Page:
You can do that, but it’s not doing you any good because you’re not developing a key partner relationship. You need to think of your staffing firm as the third arm of your HR department, as an external recruiting department. Have them at your meetings so they understand your business from an operational standpoint. Keep them engaged to keep them out in front of your needs.

How can partnering with a staffing firm help with retention?

Statistics show approximately 60 to 70 percent of turnover occurs in the first two to three weeks at a new manufacturing job. People are experiencing many different things and moving in ways they’re not used to, so they may be sore, or not used to specific odors, environment, etc. If there is someone coaching them through those weeks and letting them know that it’s going to get better, there is a higher likelihood that they will stay and your retention will improve.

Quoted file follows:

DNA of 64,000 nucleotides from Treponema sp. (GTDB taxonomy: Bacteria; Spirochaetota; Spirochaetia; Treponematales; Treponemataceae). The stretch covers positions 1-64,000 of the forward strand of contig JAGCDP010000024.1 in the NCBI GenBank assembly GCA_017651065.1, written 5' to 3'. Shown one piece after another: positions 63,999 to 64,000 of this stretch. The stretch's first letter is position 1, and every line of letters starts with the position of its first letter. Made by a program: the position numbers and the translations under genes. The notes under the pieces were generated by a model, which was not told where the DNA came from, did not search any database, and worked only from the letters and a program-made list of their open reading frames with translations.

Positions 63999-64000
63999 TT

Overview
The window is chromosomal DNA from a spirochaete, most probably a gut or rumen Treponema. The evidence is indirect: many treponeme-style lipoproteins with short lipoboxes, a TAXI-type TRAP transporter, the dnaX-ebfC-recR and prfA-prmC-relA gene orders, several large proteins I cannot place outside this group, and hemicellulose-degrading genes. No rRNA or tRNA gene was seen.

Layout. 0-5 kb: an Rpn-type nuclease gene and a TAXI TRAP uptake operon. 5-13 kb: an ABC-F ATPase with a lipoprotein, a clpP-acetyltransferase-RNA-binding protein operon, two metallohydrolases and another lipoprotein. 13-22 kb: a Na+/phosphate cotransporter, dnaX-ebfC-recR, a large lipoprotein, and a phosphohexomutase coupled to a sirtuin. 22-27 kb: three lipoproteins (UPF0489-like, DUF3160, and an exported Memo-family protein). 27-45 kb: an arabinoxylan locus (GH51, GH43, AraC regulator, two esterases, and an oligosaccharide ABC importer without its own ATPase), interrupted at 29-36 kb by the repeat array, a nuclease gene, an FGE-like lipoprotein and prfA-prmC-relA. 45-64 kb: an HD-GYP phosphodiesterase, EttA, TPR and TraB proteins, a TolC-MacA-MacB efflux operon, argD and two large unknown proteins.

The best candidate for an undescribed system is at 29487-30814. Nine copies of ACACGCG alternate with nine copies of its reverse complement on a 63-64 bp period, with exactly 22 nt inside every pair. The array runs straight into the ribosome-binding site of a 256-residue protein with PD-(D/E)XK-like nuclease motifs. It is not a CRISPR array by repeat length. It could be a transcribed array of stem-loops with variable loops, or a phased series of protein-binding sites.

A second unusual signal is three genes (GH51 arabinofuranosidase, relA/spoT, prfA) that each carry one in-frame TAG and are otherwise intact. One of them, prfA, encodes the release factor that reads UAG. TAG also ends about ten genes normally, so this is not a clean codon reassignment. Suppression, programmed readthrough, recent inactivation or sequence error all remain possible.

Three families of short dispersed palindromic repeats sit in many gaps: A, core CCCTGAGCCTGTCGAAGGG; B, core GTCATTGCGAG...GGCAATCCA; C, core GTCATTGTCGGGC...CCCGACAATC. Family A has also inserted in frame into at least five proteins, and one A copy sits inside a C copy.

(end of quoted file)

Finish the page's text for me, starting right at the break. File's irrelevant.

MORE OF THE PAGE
Proper orientation is a key to retention in contingent staffing and you need to ensure that you work with your staffing partner on orientation. Improper orientation always leads to misunderstandings. In the staffing industry,  much of our turnover is based on misunderstanding. For example, if someone shows up on day one and doesn’t know where to go, doesn’t have a proper orientation, or took a break in the wrong space and is disciplined, then they are likely to not return the next day. By partnering with a trusted staffing firm, you get more than just warm bodies on the job. You get the correct candidate and the right match, which is critical to your company’s operating success.

George Thomas is senior vice president at EverStaff. Reach him at (216) 369-2599 or [email protected]

Insights Recruiting & Staffing is brought to you by EverStaff

How arbitrage can benefit the portfolios of high-net-worth individuals

Brian Hopkins, Portfolio Manager, Ancora Advisors, LLC

Arbitrage is a trading technique that has been around for decades, but it’s not one that most investors have heard of.

However, in today’s economy, it can be a smart investment, says Brian Hopkins, portfolio manager at Ancora Advisors, LLC.

“Warren Buffett employed this strategy for decades with his short-term bond money, until Berkshire got so big that he couldn’t do it anymore,” says Hopkins. “It has been a smart money strategy for decades.”

Smart Business spoke with Hopkins about arbitrage and how it can benefit an investor’s portfolio.

What is arbitrage?